Erythronium americanum - how to get it to flower

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Kelaidis
Kelaidis's picture
Title: Member
Joined: 2010-02-03

I have grown Erythronium for twenty or more years at Denver Botanic Gardens where it blooms reliably: I have only one miserable picture to prove it...I have others I may locate sooner or later. It is actually one of the best Erythroniums I grow. It has spread to make quite a patch and comes up in the midst of other plants (like the Veronica armena and Pulsatilla in this picture). It is in a very rich peat bed with a north facing aspect but otherwise in full blasting Colorado sun.

I haven't had good luck with Erythronium americanum (full disclosure) although I recall spectacular woodlands full of it on the Cornell Campus in late April...I have been wanting to re create that some time!

For every minion of the peaks there are a dozen steppe children growing in the dry Continental heart of all hemispheres still unknown to horticulture.

Hoy
Hoy's picture
Title: Member
Joined: 2009-12-15

Kelaidis wrote:

I have grown Erythronium for twenty or more years at Denver Botanic Gardens where it blooms reliably: I have only one miserable picture to prove it...I have others I may locate sooner or later. It is actually one of the best Erythroniums I grow. It has spread to make quite a patch and comes up in the midst of other plants (like the Veronica armena and Pulsatilla in this picture). It is in a very rich peat bed with a north facing aspect but otherwise in full blasting Colorado sun.

I haven't had good luck with Erythronium americanum (full disclosure) although I recall spectacular woodlands full of it on the Cornell Campus in late April...I have been wanting to re create that some time!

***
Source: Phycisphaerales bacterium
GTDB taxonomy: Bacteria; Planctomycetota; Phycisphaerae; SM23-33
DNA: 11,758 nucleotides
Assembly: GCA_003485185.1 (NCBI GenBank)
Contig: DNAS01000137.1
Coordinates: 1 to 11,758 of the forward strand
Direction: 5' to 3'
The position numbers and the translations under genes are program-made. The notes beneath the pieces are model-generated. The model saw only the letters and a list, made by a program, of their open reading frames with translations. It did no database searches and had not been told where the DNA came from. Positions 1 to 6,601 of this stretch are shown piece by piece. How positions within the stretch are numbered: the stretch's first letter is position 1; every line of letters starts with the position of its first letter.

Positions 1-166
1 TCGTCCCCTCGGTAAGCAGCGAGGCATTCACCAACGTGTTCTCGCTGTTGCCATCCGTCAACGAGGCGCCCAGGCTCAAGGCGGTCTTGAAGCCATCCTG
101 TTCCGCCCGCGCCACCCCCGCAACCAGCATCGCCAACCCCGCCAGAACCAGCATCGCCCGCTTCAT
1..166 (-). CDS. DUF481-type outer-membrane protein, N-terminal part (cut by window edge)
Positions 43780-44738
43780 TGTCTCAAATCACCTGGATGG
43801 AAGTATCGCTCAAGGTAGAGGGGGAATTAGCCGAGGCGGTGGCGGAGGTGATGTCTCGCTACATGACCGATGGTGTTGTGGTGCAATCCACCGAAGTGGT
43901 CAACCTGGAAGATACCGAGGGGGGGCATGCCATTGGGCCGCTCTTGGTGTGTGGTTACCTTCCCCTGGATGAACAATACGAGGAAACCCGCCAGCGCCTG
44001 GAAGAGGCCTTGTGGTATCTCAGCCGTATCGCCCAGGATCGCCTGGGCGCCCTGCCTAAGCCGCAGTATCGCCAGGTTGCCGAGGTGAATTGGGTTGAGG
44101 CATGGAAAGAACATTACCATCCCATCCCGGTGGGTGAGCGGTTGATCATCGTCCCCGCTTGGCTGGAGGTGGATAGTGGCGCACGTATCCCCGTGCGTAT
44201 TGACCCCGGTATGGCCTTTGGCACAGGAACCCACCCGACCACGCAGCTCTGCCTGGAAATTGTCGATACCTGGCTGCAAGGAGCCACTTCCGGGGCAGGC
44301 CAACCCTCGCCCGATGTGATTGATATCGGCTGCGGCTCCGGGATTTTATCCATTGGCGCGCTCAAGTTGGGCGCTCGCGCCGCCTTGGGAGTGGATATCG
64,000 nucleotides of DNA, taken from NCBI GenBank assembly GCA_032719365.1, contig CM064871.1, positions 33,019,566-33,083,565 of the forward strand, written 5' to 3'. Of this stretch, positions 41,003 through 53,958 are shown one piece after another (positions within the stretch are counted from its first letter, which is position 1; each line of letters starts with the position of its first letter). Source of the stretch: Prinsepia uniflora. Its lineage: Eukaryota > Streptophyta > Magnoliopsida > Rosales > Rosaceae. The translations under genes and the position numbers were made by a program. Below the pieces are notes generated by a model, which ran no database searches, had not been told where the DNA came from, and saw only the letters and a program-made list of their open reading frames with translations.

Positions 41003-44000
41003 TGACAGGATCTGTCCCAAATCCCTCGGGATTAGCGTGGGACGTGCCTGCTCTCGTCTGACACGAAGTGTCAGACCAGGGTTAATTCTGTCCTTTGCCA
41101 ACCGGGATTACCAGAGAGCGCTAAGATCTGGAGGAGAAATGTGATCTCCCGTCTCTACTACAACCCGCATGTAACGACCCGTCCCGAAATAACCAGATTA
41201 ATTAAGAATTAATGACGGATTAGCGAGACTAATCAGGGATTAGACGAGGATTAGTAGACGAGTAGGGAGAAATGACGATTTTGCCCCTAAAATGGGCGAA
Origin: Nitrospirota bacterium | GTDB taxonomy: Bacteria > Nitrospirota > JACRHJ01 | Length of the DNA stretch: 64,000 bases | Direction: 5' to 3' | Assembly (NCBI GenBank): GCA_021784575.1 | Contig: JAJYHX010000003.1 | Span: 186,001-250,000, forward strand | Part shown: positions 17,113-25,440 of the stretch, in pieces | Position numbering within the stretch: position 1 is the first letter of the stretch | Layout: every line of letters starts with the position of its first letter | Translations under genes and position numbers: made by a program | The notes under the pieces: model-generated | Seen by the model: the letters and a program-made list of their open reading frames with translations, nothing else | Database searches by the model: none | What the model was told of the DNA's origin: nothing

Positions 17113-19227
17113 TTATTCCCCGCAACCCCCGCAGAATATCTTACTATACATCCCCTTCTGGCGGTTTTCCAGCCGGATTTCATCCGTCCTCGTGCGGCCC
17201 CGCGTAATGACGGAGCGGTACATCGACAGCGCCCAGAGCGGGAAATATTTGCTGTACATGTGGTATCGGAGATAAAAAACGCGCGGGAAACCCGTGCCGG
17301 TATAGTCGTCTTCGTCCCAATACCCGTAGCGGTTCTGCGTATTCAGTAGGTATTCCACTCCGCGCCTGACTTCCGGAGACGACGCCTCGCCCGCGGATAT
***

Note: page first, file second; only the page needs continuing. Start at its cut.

It seems they take sun but dislike competition from strong growing shrubs and trees. I have to remove some of mine, I think.

Trond
Rogaland, Norway - with cool, often rainy summers  (29C max) and mild, often rainy winters (180 cm/year)!

Boland
Boland's picture
Title: Member
Joined: 2009-09-25

Those at our Botanical garden are growing in full morning sun but afternoon shade....any too themselves with no competition.  The soil is quite wet in fall-winter-spring and even in summer, never fully dries.  My shy bloomers at home are from a different source and have to fight it out with many neighbours.  The 'plants' don't mind...they have even spread happily into the lawn but flowers are scanty, although better blooming than 1%!  I have to get some of the strain from our BG as they are soooo free-flowering.

Todd Boland
St. John's, Newfoundland, Canada
Zone 5b
1800 mm precipitation per year

Mark McD
Title: Moderator
Joined: 2009-12-14

Todd wrote:

Those at our Botanical garden are growing in full morning sun but afternoon shade....any too themselves with no competition.  The soil is quite wet in fall-winter-spring and even in summer, never fully dries.  My shy bloomers at home are from a different source and have to fight it out with many neighbours.  The 'plants' don't mind...they have even spread happily into the lawn but flowers are scanty, although better blooming than 1%!  I have to get some of the strain from our BG as they are soooo free-flowering.

Todd, I've been sitting on the fence on this one, is there a cultural problem that inhibits flowering, or perhaps some forms are just better flowering than others.  Based on your comments, I'm going to side with the latter.  I'd be happy (maybe) with even the 1% blooming that you report, I've had my plants for about 10 years, and they have never flowered (0% flowering), but are spreading happily around.

Mark McDonough
Massachusetts, USA, near the New Hampshire border USDA Zone 5
antennaria at aol.com
 

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